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Meet Jordan’s youngest DJ, music composer Zaid Osta

Published: Updated:

When one hears the electronic dance music (EDM) track Shisha on social media platforms, hints of Arabic, Turkish and Indian instruments and notes are obviously clear.

That is because its composer, Zaid Osta, is from Jordan and is being considered the Middle Eastern country’s youngest DJ and musician yet at 15 years’ old.

“Music is an international language in my point of view. That is why a lot of my music has a lot of Arabic notes and influences so that I could play in the western world so that they would have another perspective about the Middle East,” Osta told Al Arabiya News Channel’s morning show.

On why he named the track Shisha, the Arabic word for the hookah tobacco pipe, Osta says he did so not because he was targeting not an Arab audience, but a western one.

“I named it Shisha because I spent three months on the track but couldn’t figure out its title. I was thinking of Jordanian places like Wadi Rum or Petra and settled on Shisha because I wanted to grab a western attention. I wanted to tap into the electronic dance music (EDM) fans who are fervent supporters of that genre but introduce them to something with more Arabic influences,” Osta said.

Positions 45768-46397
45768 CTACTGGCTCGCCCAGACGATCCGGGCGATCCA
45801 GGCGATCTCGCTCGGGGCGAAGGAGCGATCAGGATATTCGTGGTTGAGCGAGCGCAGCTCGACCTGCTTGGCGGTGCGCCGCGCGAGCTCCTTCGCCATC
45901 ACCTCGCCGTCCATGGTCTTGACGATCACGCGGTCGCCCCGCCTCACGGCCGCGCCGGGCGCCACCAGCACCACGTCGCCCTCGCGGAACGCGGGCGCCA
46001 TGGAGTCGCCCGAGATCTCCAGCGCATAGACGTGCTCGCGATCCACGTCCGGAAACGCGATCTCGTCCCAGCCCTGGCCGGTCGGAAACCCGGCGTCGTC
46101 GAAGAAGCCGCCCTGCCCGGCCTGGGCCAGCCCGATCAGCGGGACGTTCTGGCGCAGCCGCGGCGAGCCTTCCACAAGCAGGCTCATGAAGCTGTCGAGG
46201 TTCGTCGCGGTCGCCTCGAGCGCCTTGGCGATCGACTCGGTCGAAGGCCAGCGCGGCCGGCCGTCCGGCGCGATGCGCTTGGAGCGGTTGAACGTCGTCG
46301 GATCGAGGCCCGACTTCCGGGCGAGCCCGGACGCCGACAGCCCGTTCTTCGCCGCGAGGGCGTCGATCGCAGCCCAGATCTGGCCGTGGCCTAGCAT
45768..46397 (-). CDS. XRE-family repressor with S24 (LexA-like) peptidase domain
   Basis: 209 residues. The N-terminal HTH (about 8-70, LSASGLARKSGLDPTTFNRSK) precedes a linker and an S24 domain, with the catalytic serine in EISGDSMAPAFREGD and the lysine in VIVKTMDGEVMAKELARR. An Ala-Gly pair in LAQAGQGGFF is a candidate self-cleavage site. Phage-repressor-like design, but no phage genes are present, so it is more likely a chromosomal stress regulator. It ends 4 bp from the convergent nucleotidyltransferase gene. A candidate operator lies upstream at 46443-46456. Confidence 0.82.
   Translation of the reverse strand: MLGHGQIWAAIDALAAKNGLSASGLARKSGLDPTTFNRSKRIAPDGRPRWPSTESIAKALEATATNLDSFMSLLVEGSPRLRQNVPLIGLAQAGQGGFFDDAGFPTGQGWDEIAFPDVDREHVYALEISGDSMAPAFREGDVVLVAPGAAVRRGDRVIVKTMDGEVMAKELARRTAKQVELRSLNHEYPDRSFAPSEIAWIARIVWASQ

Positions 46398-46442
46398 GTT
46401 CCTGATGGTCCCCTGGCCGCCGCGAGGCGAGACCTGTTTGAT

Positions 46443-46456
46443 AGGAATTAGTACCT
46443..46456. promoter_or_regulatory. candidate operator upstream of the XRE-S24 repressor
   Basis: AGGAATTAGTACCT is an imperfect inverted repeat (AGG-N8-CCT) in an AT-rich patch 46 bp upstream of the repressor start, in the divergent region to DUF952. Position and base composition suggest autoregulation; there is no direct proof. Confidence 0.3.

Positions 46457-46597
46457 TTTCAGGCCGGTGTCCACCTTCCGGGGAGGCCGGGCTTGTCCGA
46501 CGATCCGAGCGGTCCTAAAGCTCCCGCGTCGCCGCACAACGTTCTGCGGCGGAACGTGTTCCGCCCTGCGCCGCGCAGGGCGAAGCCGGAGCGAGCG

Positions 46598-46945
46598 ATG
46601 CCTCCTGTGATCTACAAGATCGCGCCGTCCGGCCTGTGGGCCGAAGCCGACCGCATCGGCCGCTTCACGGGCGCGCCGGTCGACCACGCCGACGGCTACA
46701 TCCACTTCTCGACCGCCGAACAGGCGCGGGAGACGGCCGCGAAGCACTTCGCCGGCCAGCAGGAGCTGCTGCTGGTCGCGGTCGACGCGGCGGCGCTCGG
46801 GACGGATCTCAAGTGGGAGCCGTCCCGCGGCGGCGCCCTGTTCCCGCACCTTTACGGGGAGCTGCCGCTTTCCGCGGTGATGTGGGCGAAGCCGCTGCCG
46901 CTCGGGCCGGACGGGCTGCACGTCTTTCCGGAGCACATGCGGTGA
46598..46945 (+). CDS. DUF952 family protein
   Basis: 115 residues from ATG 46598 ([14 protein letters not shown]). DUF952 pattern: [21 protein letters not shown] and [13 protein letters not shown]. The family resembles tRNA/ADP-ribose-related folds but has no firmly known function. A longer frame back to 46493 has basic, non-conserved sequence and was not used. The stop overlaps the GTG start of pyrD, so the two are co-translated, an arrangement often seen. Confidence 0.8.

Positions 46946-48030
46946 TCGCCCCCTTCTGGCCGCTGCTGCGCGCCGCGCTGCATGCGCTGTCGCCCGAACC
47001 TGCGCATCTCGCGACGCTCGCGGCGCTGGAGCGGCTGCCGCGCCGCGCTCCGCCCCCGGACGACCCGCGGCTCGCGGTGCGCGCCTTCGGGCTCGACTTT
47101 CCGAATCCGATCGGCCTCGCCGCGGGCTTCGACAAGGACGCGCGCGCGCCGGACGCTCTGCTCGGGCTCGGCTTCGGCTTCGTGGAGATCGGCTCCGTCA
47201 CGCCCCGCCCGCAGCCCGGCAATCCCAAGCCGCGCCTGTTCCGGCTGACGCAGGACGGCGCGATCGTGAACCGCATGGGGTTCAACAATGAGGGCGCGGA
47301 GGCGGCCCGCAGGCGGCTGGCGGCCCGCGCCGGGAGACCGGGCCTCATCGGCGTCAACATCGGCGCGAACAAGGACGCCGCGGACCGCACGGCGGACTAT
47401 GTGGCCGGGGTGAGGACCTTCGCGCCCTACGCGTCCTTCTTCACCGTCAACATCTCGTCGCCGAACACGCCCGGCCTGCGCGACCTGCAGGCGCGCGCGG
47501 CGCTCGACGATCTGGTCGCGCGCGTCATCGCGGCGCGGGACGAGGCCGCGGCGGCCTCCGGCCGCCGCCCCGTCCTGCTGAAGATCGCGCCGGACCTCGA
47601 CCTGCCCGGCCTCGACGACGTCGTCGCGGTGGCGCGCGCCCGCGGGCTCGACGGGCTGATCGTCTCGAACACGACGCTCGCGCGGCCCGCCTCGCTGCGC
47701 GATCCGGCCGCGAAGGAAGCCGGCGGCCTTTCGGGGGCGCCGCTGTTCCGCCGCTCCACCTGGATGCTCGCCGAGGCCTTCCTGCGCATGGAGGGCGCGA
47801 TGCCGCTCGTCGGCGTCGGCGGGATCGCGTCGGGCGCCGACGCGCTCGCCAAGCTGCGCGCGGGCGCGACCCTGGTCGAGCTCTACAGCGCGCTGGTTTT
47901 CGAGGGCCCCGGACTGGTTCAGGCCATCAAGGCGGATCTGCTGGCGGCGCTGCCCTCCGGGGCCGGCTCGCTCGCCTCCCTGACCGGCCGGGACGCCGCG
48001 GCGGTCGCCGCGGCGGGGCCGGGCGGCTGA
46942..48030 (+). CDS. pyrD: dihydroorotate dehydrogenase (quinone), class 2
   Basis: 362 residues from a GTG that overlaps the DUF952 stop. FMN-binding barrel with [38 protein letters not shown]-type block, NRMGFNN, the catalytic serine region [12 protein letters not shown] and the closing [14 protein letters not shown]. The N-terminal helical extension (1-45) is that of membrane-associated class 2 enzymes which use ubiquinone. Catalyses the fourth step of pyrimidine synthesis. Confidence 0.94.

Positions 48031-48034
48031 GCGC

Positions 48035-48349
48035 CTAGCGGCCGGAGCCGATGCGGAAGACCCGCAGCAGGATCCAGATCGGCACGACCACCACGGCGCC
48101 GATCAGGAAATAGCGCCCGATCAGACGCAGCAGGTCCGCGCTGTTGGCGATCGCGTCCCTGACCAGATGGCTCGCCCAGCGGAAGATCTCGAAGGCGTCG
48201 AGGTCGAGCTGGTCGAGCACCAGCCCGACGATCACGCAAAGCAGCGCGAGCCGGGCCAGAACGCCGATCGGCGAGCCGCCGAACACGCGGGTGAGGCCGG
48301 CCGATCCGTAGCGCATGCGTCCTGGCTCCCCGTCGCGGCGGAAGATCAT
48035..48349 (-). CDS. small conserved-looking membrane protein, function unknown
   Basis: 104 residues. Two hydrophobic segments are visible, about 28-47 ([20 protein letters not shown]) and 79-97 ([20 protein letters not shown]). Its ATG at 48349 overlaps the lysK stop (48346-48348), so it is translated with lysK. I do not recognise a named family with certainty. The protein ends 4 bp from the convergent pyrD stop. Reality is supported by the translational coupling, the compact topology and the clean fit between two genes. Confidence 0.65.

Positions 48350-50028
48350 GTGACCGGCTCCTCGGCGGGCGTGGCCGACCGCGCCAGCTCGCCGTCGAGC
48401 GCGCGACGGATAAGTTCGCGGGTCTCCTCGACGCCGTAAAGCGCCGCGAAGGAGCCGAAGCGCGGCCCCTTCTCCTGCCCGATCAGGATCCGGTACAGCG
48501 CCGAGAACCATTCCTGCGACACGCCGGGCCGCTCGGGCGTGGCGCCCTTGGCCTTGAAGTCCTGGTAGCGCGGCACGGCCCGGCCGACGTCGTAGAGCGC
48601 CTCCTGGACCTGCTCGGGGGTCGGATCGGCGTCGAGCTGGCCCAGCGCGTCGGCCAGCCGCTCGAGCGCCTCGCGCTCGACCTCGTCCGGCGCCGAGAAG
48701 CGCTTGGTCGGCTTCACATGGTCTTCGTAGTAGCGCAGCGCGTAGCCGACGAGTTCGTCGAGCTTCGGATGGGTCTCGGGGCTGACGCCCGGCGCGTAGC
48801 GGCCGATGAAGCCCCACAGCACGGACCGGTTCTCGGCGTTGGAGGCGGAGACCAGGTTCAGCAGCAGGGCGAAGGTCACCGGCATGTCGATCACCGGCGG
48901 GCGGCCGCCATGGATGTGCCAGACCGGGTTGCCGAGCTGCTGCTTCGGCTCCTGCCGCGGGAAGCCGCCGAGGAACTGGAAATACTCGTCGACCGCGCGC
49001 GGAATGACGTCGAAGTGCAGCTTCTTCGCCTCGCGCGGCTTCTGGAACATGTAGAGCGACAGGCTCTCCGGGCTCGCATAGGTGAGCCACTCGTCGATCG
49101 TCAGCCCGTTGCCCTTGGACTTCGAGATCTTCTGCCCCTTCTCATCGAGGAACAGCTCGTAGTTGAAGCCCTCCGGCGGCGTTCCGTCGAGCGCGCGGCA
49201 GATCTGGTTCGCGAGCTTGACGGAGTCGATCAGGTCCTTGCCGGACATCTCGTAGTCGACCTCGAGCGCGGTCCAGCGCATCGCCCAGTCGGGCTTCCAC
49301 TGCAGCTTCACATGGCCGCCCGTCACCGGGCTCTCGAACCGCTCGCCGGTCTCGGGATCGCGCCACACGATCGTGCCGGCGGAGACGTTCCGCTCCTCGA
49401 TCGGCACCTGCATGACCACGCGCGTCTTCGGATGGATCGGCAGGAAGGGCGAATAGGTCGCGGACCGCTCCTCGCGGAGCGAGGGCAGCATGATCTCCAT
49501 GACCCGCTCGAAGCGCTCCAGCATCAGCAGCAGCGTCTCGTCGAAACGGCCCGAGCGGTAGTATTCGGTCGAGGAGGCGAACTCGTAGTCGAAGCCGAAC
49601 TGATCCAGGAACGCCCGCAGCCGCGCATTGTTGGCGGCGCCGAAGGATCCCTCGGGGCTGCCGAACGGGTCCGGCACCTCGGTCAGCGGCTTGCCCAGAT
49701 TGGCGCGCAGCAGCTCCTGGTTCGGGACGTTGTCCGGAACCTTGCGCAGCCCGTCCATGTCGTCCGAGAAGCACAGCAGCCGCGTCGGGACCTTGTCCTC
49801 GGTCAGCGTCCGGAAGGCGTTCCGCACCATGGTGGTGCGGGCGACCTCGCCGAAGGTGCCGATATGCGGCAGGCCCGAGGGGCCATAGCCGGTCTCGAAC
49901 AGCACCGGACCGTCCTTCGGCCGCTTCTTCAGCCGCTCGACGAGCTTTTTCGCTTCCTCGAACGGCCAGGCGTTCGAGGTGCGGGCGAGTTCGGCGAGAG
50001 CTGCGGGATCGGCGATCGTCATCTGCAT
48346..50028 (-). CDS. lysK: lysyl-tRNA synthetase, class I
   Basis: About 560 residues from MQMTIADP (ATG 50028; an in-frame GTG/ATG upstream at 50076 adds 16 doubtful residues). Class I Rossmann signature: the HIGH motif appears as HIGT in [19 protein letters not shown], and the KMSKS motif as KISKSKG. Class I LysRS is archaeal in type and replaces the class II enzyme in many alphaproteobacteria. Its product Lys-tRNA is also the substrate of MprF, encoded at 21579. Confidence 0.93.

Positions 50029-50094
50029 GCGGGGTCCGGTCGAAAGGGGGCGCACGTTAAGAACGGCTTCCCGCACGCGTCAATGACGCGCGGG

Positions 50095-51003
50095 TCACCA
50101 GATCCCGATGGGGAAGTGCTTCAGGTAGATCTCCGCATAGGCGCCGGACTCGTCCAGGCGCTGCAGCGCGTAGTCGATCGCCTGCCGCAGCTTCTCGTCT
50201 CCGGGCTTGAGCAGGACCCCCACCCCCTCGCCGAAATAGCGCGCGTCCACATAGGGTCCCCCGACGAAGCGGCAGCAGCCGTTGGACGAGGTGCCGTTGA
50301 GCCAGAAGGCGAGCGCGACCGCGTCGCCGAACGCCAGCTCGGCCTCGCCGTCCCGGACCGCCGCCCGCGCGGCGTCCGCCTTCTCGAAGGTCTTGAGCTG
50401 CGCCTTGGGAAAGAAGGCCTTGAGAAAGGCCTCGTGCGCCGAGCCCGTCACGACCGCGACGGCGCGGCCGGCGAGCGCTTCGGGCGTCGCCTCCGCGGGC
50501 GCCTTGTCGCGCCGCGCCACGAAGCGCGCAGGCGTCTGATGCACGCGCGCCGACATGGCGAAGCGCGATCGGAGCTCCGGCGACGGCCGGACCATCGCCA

Early beginnings

The 15-year-old Jordanian first began playing the piano when he was as young as eight years old and he began creating melodies and compositions of his own making because of an itch to listen to music that he himself creates.

“I began watching videos on YouTube and asking friends who were playing instrument how to they compose their own work. I am self-taught and didn’t learn from any teacher or mentor. But despite that, I do hope to one day join a musically-focused university so that I could tap into my potential and grow even further,” he said.

Meet Jordan’s youngest DJ, music composer Zaid Osta
Meet Jordan’s youngest DJ, music composer Zaid Osta

The Jordanian musician is slowly gaining more attention in recent months after he got his first big break after opening Lebanese musician Marcel Khalife, considered a giant in Arabic music composition across the region. He’s gone on to play at music festivals in the Dead Sea and in Petra but hopes to play at a global stage one day.

His father says he has his family’s full support.

“Zaid first began learning to play the piano when he was seven years of age. He used to beat his hands on anything that he sees like on cupboards and tables so we began introducing him to drums,” his father told Al Arabiya.

“We are very supportive of him and want him to continue with his music and see where it takes him one day.”